We explain what NJPDES stormwater permits are and whether or not your facility in New Jersey needs a stormwater permit.
For the last 20+ years, we've been helping businesses, government agencies, and others deal with NJPDES stormwater permits here in New Jersey. A fairly common issue we hear is people not understanding them, or knowing why they need one.
Several of our clients initially starting doing business with us because they had to get into compliance with their stormwater permits due to things like not knowing they needed one, they weren't following the regulations, or just needed help staying in compliance.
However, a common question we heard, especially from folks here in New Jersey, was
"What's an NJPDES permit? What's a New Jersey stormwater permit? Why do I need one?"
It's a great question! There are literally thousands of business and facilities across the Garden State that need an NJPDES stormwater permit, but from our experience, most folks are ill informed about the rules and regulations.
So let's try to keep this simple and get to the bottom of it.
What's an NJPDES permit? What's a NJ stormwater permit?
Certain types of facilities (usually industrial ones) as well as larger municipalities, are required by Federal law to get a stormwater permit to discharge stormwater to waters of the United States. These permits are designed to address water pollution that occurs from stormwater runoff from both industrial and municipal sources.
In New Jersey, these permits are handled by the NJDEP who call them New Jersey Pollutant Discharge Elimination System, or NJPDES for short.
So, to put it in a very basic way, New Jersey stormwater permits, or NJPDES permits, are permits needed by industrial facilities and municipalities, that are designed to address, curb, and limit the pollution caused by stormwater runoff. Simple enough, right?
Doesn't it rain on everyone? Why do I need a New Jersey stormwater permit?
Why on earth would the State of New Jersey require a permit for runoff?!
It's obvious that streams, rivers and other waterways get dirty, cloudy, or whatever else you want to call it after it rains. There's a link between stormwater runoff and water quality. When it rains, water quality goes down. That's a given.
Many say this is a natural process, and to a certain extent, it is. Before there were people on this planet, streams still got dirty due to dirt from runoff and erosion when it rained.
But now, man’s activities contribute to this process through the use of chemicals, land-clearing activities associated with development, fertilizer usage, fuel spills, exposed materials in stockpiles, garbage, and much more. Humans have the ability to add a lot of pollution to stormwater runoff.
So why do you need one of these permits? Simply because they regulate man’s impact on the environment in an effort to curtail or restrict activities that could potentially result in additional water pollution. The permits put rules, regulations, and limits on what you can and cannot let leave your site in run off.
Do I need an NJPDES stormwater permit if water doesn't leave my site?
You might be thinking alright, I'm off the hook, no stormwater leaves my site! I don't need any NJ stormwater permits! I'm fine, right?
No, not in New Jersey! Here, we've taken the Federal requirements regarding discharges to surface waters, and gone one better.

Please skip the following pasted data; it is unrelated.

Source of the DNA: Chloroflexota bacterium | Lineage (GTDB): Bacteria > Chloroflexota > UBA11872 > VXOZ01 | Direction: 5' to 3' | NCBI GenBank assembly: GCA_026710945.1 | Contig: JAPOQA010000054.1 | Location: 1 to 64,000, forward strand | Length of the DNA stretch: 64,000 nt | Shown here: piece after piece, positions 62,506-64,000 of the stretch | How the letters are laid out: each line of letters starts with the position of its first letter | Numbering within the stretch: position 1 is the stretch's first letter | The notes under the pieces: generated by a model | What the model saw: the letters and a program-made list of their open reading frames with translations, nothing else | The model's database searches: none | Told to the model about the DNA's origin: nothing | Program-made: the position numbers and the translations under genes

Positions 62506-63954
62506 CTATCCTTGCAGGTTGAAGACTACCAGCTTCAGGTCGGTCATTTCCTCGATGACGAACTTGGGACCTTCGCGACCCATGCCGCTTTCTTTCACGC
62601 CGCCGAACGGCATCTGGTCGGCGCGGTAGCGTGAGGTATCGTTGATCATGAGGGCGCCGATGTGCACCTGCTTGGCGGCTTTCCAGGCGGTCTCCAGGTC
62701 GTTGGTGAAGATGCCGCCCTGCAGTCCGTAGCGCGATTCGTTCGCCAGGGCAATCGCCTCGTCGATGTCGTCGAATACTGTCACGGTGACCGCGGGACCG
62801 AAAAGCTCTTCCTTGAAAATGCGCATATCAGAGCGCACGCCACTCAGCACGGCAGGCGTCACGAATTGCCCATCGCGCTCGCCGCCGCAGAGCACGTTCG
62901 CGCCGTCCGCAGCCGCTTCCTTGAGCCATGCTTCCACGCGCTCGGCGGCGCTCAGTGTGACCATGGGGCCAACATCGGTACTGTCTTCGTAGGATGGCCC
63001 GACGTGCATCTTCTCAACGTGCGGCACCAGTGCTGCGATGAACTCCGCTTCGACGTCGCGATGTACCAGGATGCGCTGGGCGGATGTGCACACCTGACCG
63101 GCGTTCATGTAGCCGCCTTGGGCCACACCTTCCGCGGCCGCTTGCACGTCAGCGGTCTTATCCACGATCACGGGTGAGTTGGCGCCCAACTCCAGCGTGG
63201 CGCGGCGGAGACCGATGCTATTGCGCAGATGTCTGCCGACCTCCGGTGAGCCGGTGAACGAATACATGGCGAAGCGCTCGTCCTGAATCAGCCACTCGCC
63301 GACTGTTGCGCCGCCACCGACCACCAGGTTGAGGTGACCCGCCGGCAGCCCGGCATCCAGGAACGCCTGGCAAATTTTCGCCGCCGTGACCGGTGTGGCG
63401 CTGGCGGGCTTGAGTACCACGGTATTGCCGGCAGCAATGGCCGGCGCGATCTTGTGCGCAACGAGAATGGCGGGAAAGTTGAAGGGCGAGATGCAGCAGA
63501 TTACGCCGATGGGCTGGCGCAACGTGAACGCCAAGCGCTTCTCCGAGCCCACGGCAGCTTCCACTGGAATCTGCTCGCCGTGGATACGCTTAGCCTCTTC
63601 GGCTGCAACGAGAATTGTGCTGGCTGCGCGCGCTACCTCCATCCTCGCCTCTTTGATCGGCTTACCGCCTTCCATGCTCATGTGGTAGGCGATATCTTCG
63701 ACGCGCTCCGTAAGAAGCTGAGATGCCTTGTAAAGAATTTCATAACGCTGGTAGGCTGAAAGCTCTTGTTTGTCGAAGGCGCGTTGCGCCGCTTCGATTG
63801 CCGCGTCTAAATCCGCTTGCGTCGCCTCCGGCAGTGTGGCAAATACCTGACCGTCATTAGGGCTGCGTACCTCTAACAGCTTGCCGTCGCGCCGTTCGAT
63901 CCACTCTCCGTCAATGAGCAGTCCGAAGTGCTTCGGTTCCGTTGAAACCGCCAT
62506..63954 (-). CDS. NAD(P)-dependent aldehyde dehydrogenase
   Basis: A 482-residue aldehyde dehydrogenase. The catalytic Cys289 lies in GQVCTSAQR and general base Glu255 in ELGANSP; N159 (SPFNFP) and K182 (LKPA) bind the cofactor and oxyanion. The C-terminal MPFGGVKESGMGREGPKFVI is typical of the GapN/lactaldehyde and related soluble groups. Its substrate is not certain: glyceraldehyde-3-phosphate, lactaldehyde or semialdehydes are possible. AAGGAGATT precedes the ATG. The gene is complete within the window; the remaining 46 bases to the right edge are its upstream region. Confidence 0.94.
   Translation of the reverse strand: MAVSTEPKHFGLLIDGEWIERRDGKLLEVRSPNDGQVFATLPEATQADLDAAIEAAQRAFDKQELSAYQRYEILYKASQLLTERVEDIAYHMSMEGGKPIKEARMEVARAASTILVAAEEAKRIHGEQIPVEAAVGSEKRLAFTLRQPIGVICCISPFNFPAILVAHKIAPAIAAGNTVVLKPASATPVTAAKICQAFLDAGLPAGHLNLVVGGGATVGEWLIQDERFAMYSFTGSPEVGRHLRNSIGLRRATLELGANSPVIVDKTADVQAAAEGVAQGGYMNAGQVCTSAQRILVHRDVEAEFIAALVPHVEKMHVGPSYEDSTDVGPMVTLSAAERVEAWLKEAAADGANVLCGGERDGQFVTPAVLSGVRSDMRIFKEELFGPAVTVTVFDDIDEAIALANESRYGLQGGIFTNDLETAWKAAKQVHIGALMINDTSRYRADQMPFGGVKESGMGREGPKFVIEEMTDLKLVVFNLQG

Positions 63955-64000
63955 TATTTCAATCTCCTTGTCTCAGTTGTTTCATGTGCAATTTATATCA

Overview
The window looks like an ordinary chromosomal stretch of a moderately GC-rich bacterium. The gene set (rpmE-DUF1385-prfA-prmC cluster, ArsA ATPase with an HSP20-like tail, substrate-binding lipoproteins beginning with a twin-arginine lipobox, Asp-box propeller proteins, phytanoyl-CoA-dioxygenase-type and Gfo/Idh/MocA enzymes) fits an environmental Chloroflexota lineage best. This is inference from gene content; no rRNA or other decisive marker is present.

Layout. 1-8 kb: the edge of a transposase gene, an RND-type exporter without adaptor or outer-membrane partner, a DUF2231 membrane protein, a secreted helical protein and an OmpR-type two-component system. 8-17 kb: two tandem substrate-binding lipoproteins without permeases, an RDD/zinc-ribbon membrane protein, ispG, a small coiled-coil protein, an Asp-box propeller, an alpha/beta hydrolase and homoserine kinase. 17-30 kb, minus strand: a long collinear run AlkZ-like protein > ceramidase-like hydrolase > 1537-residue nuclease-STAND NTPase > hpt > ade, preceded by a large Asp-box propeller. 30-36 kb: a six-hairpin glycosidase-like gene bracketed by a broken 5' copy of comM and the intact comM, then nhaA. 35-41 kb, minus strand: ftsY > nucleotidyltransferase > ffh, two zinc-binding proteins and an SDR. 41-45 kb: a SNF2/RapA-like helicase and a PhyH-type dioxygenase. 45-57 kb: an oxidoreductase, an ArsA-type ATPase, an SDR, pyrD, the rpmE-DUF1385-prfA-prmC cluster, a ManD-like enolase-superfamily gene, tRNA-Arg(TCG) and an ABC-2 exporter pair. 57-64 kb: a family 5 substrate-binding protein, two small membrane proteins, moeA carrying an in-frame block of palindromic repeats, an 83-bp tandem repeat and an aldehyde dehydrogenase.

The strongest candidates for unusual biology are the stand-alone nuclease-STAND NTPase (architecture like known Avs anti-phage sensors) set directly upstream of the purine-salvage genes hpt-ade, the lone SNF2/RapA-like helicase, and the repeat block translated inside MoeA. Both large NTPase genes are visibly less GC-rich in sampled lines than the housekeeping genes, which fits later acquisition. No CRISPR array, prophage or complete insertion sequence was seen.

New Jersey included "groundwater" as well. Think of the groundwater beneath your very feet at this moment, even if it might be far, far underground. That water also can become contaminated by dirty runoff, if for example your runoff went into a retention basin where it just sat and infiltrated into the ground.
Sounds unlikely? Maybe, but then again, maybe not. What if your runoff had oils in it? Some types of industrial organic solvents? Some types of trace metals like lead or mercury? Wouldn't you then agree that there might be the potential for your runoff to have an impact on groundwater?
That's why New Jersey regulates BOTH surface water discharges and groundwater discharges.
This makes a difference, since a lot of businesses and others in New Jersey think "gee, my runoff doesn't leave my site, it only soaks into the ground, so I don't need a stormwater permit". WRONG. You still need an NJPDES permit!
You can see as a result, that virtually every business needs a stormwater permit in New Jersey, whether they discharge to a surface water body or storm drainage system, or if it soaks into the ground on site and never goes anywhere.
Furthermore, you need a stormwater discharge permit even if everything you do is indoors or under cover. While that one may be a bit harder to digest, and lots of other states give you a pass here, New Jersey doesn't. They do have an easier, kinder permit for you to use, but hey, it's still a stormwater permit.
Now bear in mind, not all businesses need an NJPDES stormwater permit. It's mainly industrial facilities and larger municipalities, or anyone else who is doing something that raises the ire of the NJDEP and they force you to get a permit. Your local convenience store doesn't need one, the big box commercial business down the street doesn't need one, your office building probably doesn't need one. But pretty much everyone else does.
If you're still not clear, or still not sure if you need a New Jersey stormwater permit, call us. If you need more information, click here to contact us or give us a call at 609-693-8301 today to learn more about stormwater regulations in New Jersey.